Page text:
By Mallory Evans
One of the first things you’ll hear when moving to Melbourne is how highly everyone rates the city’s public transport. Despite its size, Melbourne is incredibly accessible via tram, bus and train – which is great news if you’re seeking to explore your new hometown. But all these options can feel a little bit overwhelming if you’ve never experienced them before. To help you embark on your Melbourne adventures with ease, we’ve compiled some top tips that will have you navigating the city as a student like a local in no time.
The Humble Myki Card: Your Key to the City
The first thing you’ll need before going anywhere is a Myki card. This is a reusable pass-card that allows you to purchase your fare on trams, buses and trains. Myki cards can be bought at various stores throughout the city, including all 7-Eleven supermarkets, as well as at metropolitan transport hubs and major stations. Mobile Myki cards can be purchased via the Google Play™ app on your Android phone.
Adult Myki cards cost $6 to purchase, but you may be eligible for a $3 concession card and half-price travel fares. All full time undergraduate tertiary students are eligible for concession Myki cards and approval for this entitlement can be accessed through your tertiary institution. When you purchase your Myki card you’ll also have to load some money onto your account, which will then be used to pay for your fare whenever you swipe your card on a tram, bus or train. Once you’ve got money on your Myki card you’re ready to get moving!
Tap On/Tap Off
Whenever you decide to catch public transport in Melbourne , you’ll need to swipe or ‘tap’ your Myki card at a card-reader. When catching the train, you’ll tap your card on at the station gate before you enter and you’ll need to tap your card off again as you exit the station at your destination. The same goes for catching the bus: you need to ‘tap on’ when you enter the bus and then ‘tap off’ when you exit. Your fare will automatically be deducted from your Myki account based on how far you travel in certain public transport zones.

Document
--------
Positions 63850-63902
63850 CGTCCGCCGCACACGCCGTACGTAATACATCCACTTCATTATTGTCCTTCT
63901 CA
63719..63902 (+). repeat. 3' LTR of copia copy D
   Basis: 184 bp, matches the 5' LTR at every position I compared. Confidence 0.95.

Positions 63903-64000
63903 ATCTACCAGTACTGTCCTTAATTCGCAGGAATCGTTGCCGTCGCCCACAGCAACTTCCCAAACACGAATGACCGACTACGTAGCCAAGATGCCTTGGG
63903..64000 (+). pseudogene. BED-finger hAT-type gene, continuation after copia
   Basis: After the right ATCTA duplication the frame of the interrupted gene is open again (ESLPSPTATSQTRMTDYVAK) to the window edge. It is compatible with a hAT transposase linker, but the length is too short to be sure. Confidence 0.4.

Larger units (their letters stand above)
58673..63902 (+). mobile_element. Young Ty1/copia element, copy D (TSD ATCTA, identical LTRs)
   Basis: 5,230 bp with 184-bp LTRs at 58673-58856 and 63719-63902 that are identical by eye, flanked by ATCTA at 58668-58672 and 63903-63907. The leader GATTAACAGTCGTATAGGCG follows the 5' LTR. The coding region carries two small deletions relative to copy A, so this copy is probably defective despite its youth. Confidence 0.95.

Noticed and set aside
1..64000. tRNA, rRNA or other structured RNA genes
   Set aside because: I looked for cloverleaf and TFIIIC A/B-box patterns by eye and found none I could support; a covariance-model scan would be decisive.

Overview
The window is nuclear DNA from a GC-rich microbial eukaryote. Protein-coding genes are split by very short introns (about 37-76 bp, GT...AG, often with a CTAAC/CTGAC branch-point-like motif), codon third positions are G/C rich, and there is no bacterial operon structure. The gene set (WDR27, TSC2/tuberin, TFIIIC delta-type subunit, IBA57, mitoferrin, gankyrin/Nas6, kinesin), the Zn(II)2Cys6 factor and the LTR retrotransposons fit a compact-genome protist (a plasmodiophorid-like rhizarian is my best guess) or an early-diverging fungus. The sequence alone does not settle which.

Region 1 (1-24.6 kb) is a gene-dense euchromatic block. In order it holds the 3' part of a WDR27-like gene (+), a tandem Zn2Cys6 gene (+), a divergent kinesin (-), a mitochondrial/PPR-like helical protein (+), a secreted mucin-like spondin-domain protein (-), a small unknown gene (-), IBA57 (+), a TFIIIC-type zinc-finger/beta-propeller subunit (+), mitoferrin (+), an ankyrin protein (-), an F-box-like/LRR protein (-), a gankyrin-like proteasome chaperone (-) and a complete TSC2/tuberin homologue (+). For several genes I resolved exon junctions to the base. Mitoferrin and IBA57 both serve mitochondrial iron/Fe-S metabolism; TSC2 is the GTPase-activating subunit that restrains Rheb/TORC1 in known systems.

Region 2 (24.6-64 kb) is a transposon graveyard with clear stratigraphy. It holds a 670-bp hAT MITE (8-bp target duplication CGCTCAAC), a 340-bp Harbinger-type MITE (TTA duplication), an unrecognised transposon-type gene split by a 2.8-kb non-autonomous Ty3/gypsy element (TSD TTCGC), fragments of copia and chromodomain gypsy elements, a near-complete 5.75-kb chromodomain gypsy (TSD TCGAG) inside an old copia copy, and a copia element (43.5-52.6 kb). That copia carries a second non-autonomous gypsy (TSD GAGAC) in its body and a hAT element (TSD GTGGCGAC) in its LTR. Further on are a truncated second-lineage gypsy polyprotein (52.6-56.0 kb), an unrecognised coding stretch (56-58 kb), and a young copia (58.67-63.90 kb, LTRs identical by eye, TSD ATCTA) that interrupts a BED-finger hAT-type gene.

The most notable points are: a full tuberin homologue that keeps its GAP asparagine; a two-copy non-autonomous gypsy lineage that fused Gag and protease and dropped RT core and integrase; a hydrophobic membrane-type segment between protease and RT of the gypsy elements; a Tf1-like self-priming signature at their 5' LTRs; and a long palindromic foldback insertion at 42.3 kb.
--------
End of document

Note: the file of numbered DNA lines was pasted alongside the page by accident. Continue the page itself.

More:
Using the tram is slightly different. If you’re travelling in the free tram zone in the CBD (which runs east-to-west between Harbour Esplanade and Spring Street and north-to-south between La Trobe Street and Flinders Street) you can ride free of charge and do not need to tap your Myki card at all. If you’re travelling beyond the free-tram zone to almost anywhere else in the city you only need to ‘tap on’. If you’re travelling beyond the city to destinations like Bundoora RMIT, Box Hill or Vermont South, you’ll need to ‘tap on’ and ‘tap off’ or you might be charged a higher fare.
Trains, buses and far outer-suburbs trams = ‘Tap on’ and ‘Tap off’
Trams in the city beyond the free-tram zone = ‘Tap on’ only
Trams in the free-tram zone = Free of charge (no need to tap at all!)
Important Transport Lines
Melbourne city is built on a grid system and most major roads contain a tram line, so there are plenty of direct east-west and north-south routes to take you all around the city. One of the key routes for many university students is the number 19 tram, which runs from Flinders Station in the city centre, past the main University of Melbourne campus as well as University College and Monash Pharmacology School, and continues north through the bustling heart of Brunswick. The Australian Catholic University campus in Fitzroy can be accessed via connections from the number 19 tram.
Direct routes between the University of Melbourne, RMIT’s city campus, Melbourne city centre and the Southbank area are also accessible via the number 1 and 6 tram lines along Swanston Street, which is a 15 minute walk from University College . Tram routes and times are all available through Google Maps, Public Transport Victoria’s online journey planner and the Yarra Trams tramTRACKER® app. Citymapper is also a great app for showing you multiple ways to get to a particular destination.
All Hail Melbourne Trams!
The last thing you need to remember when catching a tram or bus in Melbourne is that some stops require you to indicate that you’d like to board by holding your hand out as the vehicle approaches. It’s also important to remember that while buses can drive up beside stops, trams often cannot, so you might have to cross onto the road to catch your ride – just don’t forget to look out for oncoming traffic as you do so!
With your Myki in hand, your route planned and your tram hailed, you’re on your way to discovering every exciting corner of Melbourne as a student. Happy travelling!